Detective Sergeant Alan Fenn said he would be grateful if “residents in the Walberton and Slindon areas could check their outbuildings for any sightings of Laurel”.

He added: “Also, anyone who was in the Walberton area on Tuesday morning or has video footage of someone matching Laurel’s description is asked to report it to us.”

Crook said that his sister-in-law's disappearance was "very out of character"
Crook said his sister-in-law’s disappearance was ‘very out of character’

The local community is joining in the search, Crook has said. “A lot of people are looking in the local woodlands along the roads and stuff like that,” he told ITV.

Describing his sister-in-law’s disappearance as “very out of character”, he added that she had missed a chemotherapy session on the day she went missing.

“If I could appeal to everyone. Even if they checked before, check again in likely places where she might have crept in to lay down for the night.”

UK’s economic policies could cause ‘many more deaths’ than COVID – with government urged to protect the ‘most vulnerable’ | UK News

The government’s economic policies could be causing “many more deaths” than the COVID-19 pandemic, an academic has warned.

In the space of eight years, almost 335,000 more deaths than expected were recorded across England, Wales and Scotland, researchers have found.

The “not only shocking but shameful” statistic is thought to show the “damaging impact” of difficult economic situations caused by the government reducing public spending.

Experts at Glasgow University and the Glasgow Centre for Population Health (GCPH) looked at data on deaths in the three nations from 2012 until 2019.

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“This study shows that in the UK a great many more deaths are likely to have been caused by UK government economic policy than by the COVID-19 pandemic,” said Ruth Dundas, a professor of social epidemiology at the University of Glasgow and one of the authors of the report.

In its findings, the report stated there was now a “clear and urgent need… for such harmful policies to be reversed” and its authors urged the government to “implement measures to protect the most vulnerable in society”.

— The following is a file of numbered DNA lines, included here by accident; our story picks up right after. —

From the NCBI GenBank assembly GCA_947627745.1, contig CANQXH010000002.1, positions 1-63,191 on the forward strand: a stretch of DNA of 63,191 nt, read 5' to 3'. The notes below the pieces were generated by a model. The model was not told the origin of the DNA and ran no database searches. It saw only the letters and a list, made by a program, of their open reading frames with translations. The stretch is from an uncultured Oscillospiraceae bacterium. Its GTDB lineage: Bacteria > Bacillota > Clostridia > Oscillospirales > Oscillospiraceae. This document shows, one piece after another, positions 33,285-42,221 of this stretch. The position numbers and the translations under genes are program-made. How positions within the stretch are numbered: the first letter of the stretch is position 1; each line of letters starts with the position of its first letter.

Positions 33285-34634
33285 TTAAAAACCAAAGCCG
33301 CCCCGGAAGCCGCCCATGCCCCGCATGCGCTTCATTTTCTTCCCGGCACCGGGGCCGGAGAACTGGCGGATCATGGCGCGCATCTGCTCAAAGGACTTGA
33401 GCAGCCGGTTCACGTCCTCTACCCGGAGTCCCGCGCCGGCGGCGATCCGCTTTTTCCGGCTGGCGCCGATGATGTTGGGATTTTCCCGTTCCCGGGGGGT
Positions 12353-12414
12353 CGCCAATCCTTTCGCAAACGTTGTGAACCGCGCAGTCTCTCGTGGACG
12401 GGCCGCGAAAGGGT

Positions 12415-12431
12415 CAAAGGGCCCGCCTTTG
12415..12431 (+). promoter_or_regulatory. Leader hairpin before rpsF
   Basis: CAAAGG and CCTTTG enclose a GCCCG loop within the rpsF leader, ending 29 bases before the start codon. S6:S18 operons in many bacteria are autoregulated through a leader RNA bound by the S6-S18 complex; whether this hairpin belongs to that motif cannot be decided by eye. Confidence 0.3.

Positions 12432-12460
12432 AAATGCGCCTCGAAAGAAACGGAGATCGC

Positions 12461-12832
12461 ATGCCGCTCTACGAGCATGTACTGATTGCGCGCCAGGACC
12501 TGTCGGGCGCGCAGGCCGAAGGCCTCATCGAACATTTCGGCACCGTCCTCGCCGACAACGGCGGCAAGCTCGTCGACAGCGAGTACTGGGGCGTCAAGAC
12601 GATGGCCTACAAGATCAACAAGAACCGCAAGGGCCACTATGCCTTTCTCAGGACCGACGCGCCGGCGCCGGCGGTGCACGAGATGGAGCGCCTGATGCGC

The research was carried out amid a “stalling of improvement overall” in mortality rates, with the number of deaths among the poorest members of society increasing since the early 2010s.

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Coffey’s NHS plan: Is it enough?

What did the study find?

From 2012, until 2019, 334,327 more people died than expected across England, Wales and Scotland, and more than half of them were men.

Among women, there were 77,173 excess deaths in England and Wales, as well as 6,564 in Scotland.

Published in the Journal of Epidemiology and Community Health, the study found that previously improving mortality trends changed between 2011 and 2013 in Scotland and England.

This occurred after the Conservatives, under the leadership of David Cameron, came to power in 2010.

From that time until 2012, death rates among women living in the 20% most deprived areas of England increased by 3%, and they did the same between 2017 and 2019.

In the previous decade, this figured had decreased by around 14%.

In Scotland, the number of premature deaths among the poorest communities increased by 6-7% in the same time frames after declines of 10-20%.

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NHS data reveals A&E delays

‘These deaths did not have to happen’

Speaking about the research, Dr David Walsh, the lead author of the paper, said: “These figures are not only shocking but shameful.

“We must remember that these are more than just statistics: they represent hundreds of thousands of people whose lives have been cut short, and hundreds of thousands of families who have had to deal with the grief and aftermath of those deaths.

“The tragic thing is that these deaths did not have to happen. In the words of the United Nations, in a society as wealthy as the UK, ‘poverty is a political choice’.”

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The government’s ‘plan for patients’

He urged the government to realise the “damaging impact of austerity” and respond with economic policies that improve life expectancy for everyone.

Scottish Health Secretary Humza Yousaf said the “shocking” findings reinforces the “urgent” need for the government to “change course” from its current budget proposals, which have caused concern among many MPs.

“Reinforcing austerity, and imposing deep real terms cuts on welfare payments and on public services as a whole, would simply add to the human toll so starkly illustrated in this study,” he warned.

His comments come amid speculation that the government could cut benefits in a bid to reduce public spending.

Former chancellor Rishi Sunak had promised to increase benefits in line with inflation, but current Prime Minister Liz Truss has said a decision on this policy “will be made in due course”.

With a failure to rule out a real-terms cut to benefits, concerns have been raised by Conservative MPs about the impact it may have on families already struggling due to the cost of living crisis.